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Rock Music Review: Van Halen - A Different Kind of Truth

Updated on February 18, 2014

When the long-awaited album from Van Halen titled "A Different Kind of Truth" was released, there was a lot of praise and criticism from critics and fans alike. While their own personal tastes were usually reflected in their reviews, there were a few items that seemed to be unanimous:

1. Eddie Van Halen can still shred the guitar like nobody's business.

2. Alex Van Halen can still pound a drum set like nobody's business.


3. As a group, Van Halen can still kick some ass when they need to.

A Reunion of Sorts

The album "A Different Kind of Truth" is the first album with original lead singer David Lee Roth since 1984. It is no secret that a LOT of water had went under the bridge in the 27 years since then. Van Halen has had 2 other lead singers (Sammy Hagar and Gary Cherone), and has had several attempts at reunions with both Hagar and Roth. In 2009, the band again reunited with Roth and embarked on a highly successful tour. To the delight of many, it appears the chemistry held together long enough to allow them to put out an album of new material, and tour in support of it.

In what was touted as a "reunion" of the original group, this was only true in the return of Roth and to the classic Van Halen sound of the 1970's. Missing from this "reunion" is the original bassist, Michael Anthony, who was unceremoniously jettisoned from the band after the 2004 reunion tour with Sammy Hagar. Taking Anthony's place is Eddie Van Halen's son, Wolfgang. While Wolfgang is sufficient on the bass, he lacks the harmony and background vocals that made Anthony an integral part of the band's legacy.

To give the fans a taste of what was coming, the lead single called "Tattoo" was sent to radio prior to the album release date. While it rocketed to the tops of the rock music charts (along with the video on YouTube), it caused many Van Halen fans some concern because quite frankly, at first it seemed terrible. After listening to the album a few times though, it is safe to say one takes a liking to the song and it becomes of of the favorites of the entire record. Some argued that Van Halen took "a chance" by releasing this song first, instead of one of the other better songs on the album, but what they forgot was that we are talking about Van Halen here. They don't play by the rules, and they know their fans will come calling.

Going Into The Archives

When promoting the album, the band made it no secret that they went back into the archives and did a little digging. Due to this, much of the album has that classic Van Halen feel and sound. Many songs have hints of songs previously released on other Van Halen records. The end result is probably one of the heavier albums the band has put out since "Fair Warning" back in 1981.

The Tracks

As mentioned before, the first track: "Tattoo," was the first released single. While the intention of fun is there, lyrically the song is kind of silly. While the band shreds in the background, Roth is left singing about a "tramp stamp tat." Lyrically it doesn't do much for anyone, but the rest of the band kind of save the song.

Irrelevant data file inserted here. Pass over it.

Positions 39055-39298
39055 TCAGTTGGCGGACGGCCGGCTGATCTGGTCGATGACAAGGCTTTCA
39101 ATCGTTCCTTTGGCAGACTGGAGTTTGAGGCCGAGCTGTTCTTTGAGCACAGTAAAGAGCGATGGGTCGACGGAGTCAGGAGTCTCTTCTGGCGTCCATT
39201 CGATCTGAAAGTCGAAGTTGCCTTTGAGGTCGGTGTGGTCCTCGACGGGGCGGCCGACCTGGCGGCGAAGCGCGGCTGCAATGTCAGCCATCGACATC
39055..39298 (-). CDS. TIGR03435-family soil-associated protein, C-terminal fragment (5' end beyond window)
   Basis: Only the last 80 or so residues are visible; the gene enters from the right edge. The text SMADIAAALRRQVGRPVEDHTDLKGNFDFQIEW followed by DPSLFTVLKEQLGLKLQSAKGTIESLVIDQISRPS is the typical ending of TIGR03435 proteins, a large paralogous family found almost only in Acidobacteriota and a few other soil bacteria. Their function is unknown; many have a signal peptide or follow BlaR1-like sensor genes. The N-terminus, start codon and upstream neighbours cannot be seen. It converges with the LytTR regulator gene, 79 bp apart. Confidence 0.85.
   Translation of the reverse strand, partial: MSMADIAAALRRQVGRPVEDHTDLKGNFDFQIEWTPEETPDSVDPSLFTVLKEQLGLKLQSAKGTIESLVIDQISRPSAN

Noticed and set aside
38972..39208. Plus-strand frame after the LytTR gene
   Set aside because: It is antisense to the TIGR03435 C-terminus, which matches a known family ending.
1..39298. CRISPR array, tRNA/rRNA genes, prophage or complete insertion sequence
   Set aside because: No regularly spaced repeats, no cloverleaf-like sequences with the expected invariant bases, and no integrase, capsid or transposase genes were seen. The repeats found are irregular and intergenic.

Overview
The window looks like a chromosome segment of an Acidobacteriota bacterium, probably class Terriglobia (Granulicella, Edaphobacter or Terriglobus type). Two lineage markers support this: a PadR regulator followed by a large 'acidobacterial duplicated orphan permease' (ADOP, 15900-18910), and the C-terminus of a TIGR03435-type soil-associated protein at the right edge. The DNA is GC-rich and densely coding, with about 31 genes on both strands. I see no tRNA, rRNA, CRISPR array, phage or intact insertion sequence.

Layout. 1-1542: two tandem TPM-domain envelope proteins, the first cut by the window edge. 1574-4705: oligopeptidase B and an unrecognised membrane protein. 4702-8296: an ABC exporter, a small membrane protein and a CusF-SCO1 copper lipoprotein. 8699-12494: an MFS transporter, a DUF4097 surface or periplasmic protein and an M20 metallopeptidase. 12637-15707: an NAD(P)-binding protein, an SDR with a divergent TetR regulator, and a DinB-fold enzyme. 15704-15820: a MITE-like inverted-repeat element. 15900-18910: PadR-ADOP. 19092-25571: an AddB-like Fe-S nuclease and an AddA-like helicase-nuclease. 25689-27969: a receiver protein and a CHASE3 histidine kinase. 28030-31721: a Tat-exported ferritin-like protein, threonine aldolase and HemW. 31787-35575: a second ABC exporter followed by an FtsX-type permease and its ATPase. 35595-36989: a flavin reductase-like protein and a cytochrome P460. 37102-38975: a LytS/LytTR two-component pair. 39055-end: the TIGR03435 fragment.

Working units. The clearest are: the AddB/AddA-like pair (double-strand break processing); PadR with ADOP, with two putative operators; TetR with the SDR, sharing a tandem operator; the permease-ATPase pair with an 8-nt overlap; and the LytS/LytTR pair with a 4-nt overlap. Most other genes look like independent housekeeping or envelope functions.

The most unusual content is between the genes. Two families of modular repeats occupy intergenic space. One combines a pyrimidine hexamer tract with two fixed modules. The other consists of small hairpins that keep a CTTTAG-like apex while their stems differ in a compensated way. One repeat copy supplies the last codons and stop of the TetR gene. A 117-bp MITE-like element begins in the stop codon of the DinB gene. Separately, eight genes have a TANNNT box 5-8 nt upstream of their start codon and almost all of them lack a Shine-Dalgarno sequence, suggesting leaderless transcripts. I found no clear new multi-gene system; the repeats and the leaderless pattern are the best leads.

The second track on the album, "She's the Woman" is from a demo recording that helped secure them the record deal that brought them to the masses. The band "modernized" it and rewrote all the lyrics (minus the chorus - its pretty close to the unreleased original). It is also easily one of the best tracks on the album. After listening to it, you find yourself singing the title phrase over and over. It is catchy.

"You and Your Blues" is a flat-out David Lee Roth tune, and he brings the heat. It is probably his strongest performance on the record, and would be a smart choice for a released single.

The song "China Town" is not a strong lyrical item, but is strong due to the connection Alex and Eddie Van Halen have on this one. Eddie's guitar is something like a video game gone crazy, and Alex's drums are just as insane as they lay down that epic Van Halen rock.

"Blood and Fire" is also one of the better songs, and Eddie certainly does his part with his fancy fingerwork. Unfortunately the song feels like "filler" after listening to the album a couple times. Odds are good you will never hear the song again unless you play the album yourself.

The next four songs are "Bullethead," "As Is," "Honeybabysweetiedoll", and "The Trouble With Never." Of these 4 songs, "Honeybabysweetiedoll" and "The Trouble with Never are the other 2 songs that could have been left off the album completely. "Honeybabysweetiedoll" is signature Roth scatting and rapping, but it falls short with silly lyrics and no direction. "Bullethead" serves as another rocker on the album, and "As Is" displays Eddie's finger tapping and "Brown Sound" that he is famous for.

The last four songs, "Outta Space," "Stay Frosty," "Big River," and "Beats Workin'" return to the vault and bring out familiar sounding licks, and "traditional" Van Halen sound. "Stay Frosty" could serve as the sequel to "Ice Cream Man" on the 1st Van Halen album. Dave has his bluesy vibe going, and it works. "Big River" is a nice showcase for Eddie as well, as he crams more licks into a 10 second bit than most guitarist can even dream of pulling off in a song.


The Verdict

"A Different Kind of Truth" certainly lives up to the hype, and it shows the world that they just aren't out there coasting on their discography. While the early tunes no doubt are held near and dear to the hearts of Van Halen fans everywhere, this one deserves to sit on the same shelf as the other albums of yester-year (Except for that Gary Cherone one, just awful).

It is just nice to know that these rock heroes of our youth can still bring out the big guns and show everyone that they can still rock the house when they want to. Nice job guys.


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